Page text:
PETER O’TOOLE, the Irish actor who shot to fame in the Oscar-winning Lawrence of Arabia, has died aged 81.
O’Toole, who overcame stomach cancer in the 1970s, passed away yesterday at the Wellington hospital in London following a long illness, his agent Steve Kenis said today.
The Connemara actor had last year declared he was retiring from acting saying: “I bid the profession a dry-eyed and profoundly grateful farewell.”
However, last month it was reported he had been coaxed out of retirement to act in a film about ancient Rome called Katherine of Alexandria in which he would play Cornelius Gallus, a palace orator.
Among his key roles were Goodbye Mr Chips, The Ruling Class, The Stunt Man and My Favourite Year. He received an honorary Oscar in 2003 after receiving eight nominations and no wins – an unassailed record.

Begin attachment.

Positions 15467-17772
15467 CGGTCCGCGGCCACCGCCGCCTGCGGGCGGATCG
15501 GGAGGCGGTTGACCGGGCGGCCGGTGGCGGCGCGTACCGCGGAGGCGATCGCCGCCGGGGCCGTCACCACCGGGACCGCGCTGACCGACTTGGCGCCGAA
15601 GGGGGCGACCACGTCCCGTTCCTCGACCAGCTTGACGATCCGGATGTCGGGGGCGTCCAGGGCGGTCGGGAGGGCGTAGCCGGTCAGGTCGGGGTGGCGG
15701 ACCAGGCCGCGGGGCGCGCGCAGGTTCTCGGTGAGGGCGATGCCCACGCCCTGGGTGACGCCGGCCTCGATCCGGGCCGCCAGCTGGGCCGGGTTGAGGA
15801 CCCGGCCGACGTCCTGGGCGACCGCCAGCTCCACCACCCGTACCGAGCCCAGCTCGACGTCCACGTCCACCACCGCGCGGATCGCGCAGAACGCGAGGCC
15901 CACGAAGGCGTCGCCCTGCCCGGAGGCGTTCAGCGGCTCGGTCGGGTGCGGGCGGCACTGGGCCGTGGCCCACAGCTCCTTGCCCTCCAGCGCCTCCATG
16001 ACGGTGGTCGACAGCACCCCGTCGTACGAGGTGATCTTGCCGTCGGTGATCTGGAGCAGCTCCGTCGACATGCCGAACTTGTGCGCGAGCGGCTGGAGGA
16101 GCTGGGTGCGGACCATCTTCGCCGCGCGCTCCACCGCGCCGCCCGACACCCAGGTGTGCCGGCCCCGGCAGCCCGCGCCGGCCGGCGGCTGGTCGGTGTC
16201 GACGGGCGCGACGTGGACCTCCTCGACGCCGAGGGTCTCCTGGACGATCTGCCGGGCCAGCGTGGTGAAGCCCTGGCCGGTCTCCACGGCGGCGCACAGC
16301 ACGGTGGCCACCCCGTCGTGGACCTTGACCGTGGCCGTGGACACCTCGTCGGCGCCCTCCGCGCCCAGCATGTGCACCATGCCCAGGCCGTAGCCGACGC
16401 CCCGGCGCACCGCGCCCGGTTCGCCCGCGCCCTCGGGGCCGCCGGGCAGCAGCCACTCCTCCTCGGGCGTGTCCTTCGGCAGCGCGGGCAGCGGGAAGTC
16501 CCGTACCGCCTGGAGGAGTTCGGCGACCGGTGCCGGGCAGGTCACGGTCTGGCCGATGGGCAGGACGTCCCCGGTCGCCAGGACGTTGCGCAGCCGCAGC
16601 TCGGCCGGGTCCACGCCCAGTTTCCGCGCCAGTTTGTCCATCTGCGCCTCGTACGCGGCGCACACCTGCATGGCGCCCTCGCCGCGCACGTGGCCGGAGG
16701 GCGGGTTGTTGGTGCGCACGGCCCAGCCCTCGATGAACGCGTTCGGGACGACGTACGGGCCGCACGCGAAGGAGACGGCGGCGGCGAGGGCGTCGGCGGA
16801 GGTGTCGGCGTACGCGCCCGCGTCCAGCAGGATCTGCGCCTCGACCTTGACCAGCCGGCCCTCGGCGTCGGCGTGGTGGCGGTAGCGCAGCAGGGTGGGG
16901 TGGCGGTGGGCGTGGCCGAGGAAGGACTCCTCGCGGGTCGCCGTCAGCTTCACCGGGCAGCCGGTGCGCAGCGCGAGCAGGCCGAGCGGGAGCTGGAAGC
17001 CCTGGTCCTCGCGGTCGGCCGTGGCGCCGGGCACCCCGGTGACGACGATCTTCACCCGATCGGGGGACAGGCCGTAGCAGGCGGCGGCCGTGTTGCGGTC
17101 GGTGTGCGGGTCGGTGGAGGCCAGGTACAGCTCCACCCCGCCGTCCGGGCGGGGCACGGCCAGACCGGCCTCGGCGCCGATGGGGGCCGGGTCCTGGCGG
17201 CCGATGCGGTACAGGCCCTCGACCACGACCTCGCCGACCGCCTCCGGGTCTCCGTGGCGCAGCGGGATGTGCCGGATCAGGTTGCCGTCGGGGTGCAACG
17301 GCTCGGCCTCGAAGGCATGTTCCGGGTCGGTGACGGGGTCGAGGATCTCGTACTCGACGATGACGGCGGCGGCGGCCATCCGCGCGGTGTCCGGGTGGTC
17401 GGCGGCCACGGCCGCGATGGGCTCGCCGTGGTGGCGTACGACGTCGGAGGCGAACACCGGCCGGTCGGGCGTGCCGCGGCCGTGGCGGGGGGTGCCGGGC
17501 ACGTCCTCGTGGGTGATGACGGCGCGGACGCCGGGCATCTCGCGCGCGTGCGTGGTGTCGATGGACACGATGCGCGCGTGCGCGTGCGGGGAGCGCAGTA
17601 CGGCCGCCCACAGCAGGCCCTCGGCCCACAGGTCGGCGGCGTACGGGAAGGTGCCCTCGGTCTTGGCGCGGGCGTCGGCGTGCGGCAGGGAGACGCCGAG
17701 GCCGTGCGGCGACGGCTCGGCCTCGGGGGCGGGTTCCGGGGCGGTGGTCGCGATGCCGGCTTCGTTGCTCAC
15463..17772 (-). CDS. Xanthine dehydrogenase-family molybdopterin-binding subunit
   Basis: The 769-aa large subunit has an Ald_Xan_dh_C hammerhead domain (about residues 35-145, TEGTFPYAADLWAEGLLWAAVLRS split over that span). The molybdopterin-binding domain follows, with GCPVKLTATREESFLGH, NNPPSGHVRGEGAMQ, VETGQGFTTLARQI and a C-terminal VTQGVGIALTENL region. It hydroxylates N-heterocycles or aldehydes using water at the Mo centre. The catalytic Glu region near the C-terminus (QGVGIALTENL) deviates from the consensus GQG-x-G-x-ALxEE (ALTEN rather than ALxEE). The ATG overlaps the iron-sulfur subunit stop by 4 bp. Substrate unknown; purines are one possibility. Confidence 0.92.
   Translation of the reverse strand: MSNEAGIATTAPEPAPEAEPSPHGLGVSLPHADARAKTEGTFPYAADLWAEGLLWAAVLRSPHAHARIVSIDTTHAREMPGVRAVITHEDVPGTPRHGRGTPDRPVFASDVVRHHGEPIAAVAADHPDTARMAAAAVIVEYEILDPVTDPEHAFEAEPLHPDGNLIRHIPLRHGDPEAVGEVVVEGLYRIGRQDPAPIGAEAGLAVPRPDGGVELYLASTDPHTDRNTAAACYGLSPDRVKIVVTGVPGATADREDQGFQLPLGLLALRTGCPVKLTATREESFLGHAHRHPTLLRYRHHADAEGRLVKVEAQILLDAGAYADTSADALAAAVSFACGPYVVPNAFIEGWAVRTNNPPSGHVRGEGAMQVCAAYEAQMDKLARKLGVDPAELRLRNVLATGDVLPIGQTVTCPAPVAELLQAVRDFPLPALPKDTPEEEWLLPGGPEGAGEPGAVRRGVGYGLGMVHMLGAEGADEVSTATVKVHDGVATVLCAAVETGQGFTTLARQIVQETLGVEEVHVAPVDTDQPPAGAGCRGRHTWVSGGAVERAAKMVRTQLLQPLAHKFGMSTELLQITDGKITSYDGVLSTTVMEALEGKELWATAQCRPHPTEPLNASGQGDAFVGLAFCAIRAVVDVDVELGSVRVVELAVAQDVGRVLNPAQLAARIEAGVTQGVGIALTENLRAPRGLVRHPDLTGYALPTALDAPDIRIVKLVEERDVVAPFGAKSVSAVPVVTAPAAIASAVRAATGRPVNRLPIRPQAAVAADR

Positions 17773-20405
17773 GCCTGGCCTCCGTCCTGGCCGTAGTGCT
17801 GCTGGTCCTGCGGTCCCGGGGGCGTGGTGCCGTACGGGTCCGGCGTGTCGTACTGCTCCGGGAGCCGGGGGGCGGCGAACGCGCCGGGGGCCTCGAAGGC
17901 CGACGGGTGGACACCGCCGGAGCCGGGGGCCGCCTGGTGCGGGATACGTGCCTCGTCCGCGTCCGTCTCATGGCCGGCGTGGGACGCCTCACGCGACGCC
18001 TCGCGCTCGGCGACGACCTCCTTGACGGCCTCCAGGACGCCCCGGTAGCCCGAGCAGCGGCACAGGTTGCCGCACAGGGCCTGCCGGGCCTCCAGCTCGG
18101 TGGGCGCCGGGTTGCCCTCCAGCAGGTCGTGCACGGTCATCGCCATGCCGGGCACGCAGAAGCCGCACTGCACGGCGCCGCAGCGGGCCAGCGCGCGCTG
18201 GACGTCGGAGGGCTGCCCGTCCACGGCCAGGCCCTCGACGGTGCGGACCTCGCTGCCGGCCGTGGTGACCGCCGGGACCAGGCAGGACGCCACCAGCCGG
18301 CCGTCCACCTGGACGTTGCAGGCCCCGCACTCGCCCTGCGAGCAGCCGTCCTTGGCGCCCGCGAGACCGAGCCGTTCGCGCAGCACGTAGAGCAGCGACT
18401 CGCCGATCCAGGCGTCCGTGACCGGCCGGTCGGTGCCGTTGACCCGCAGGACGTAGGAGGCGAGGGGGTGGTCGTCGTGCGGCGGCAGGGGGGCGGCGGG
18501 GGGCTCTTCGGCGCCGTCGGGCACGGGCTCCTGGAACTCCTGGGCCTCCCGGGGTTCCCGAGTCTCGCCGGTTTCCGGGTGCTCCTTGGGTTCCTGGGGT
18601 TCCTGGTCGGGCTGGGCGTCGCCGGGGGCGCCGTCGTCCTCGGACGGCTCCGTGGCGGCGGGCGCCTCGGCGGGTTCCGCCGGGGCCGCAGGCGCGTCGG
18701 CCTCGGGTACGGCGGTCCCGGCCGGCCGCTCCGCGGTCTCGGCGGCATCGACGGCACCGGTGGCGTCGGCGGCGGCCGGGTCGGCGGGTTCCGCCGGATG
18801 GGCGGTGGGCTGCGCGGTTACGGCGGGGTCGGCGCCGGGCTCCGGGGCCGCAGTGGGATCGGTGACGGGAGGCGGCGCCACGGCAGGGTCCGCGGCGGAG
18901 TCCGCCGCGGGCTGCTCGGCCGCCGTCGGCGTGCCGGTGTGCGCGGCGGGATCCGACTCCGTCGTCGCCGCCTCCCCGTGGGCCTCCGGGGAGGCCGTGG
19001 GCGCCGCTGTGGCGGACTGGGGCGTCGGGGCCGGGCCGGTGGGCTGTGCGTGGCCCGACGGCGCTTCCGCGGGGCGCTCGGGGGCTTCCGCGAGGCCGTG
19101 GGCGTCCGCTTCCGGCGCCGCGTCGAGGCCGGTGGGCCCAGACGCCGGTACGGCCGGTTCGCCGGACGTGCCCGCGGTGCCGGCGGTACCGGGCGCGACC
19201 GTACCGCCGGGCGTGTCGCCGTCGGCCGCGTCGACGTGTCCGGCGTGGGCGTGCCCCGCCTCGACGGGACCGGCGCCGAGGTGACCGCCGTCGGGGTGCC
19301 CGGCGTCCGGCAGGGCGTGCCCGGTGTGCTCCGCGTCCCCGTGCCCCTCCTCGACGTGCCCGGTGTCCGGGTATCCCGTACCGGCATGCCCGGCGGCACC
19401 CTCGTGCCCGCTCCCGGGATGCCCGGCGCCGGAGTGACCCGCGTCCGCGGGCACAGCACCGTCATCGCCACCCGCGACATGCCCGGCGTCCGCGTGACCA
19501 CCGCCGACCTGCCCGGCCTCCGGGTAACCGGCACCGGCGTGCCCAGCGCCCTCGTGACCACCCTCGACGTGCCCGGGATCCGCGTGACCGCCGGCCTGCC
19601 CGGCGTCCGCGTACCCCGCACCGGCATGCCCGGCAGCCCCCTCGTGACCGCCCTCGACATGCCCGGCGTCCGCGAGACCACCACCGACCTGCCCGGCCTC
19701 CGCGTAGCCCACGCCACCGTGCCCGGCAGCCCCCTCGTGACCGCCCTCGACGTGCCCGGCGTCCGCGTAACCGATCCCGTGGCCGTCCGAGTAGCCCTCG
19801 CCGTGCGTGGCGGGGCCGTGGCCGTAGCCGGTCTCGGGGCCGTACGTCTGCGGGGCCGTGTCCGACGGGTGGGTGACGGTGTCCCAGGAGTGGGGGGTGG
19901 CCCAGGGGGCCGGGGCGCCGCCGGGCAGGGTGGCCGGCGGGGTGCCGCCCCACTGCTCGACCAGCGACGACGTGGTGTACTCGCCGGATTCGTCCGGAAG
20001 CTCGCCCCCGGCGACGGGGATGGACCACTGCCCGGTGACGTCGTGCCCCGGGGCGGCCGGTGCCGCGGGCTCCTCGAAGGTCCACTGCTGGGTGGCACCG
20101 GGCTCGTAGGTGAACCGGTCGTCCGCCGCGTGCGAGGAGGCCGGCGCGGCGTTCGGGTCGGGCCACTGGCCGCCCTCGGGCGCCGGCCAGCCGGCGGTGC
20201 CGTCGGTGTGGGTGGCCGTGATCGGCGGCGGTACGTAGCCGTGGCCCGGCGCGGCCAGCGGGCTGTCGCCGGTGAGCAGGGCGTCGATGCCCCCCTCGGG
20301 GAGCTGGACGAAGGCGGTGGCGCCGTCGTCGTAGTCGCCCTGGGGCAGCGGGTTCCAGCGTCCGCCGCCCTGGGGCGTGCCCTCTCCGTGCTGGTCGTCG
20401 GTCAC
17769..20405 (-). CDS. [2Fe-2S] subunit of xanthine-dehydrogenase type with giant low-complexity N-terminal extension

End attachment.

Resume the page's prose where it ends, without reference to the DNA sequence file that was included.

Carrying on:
He is survived by his two daughters, Pat and Kate O’Toole, from his marriage to actress Siân Phillips, and his son, Lorcan O’Toole, by Karen Brown.
In a statement this evening, President Michael D Higgins said the world had lost one of the giants of film and theatre.
“In a long list of leading roles on stage and in film, Peter brought an extraordinary standard to bear as an actor. He had a deep interest in literature and a love of Shakespearean sonnets in particular.
“While he was nominated as Best Actor for an Oscar eight times, and received a special Oscar from his peers for his contribution to film, he was deeply committed to the stage.”
Mr Higgins added: “Those who saw him play leading roles on the screen from Lawrence in 1962, or through the role of Henry II in Becket, and The Lion in Winter, or through the dozens of films, will recognise a lifetime especially devoted to the art form of film.
“I was privileged to know him as a friend since 1969. I spent part of 1979 in Clifden where we met almost daily and all of us who knew him in the West will miss his warm humour and generous friendship.”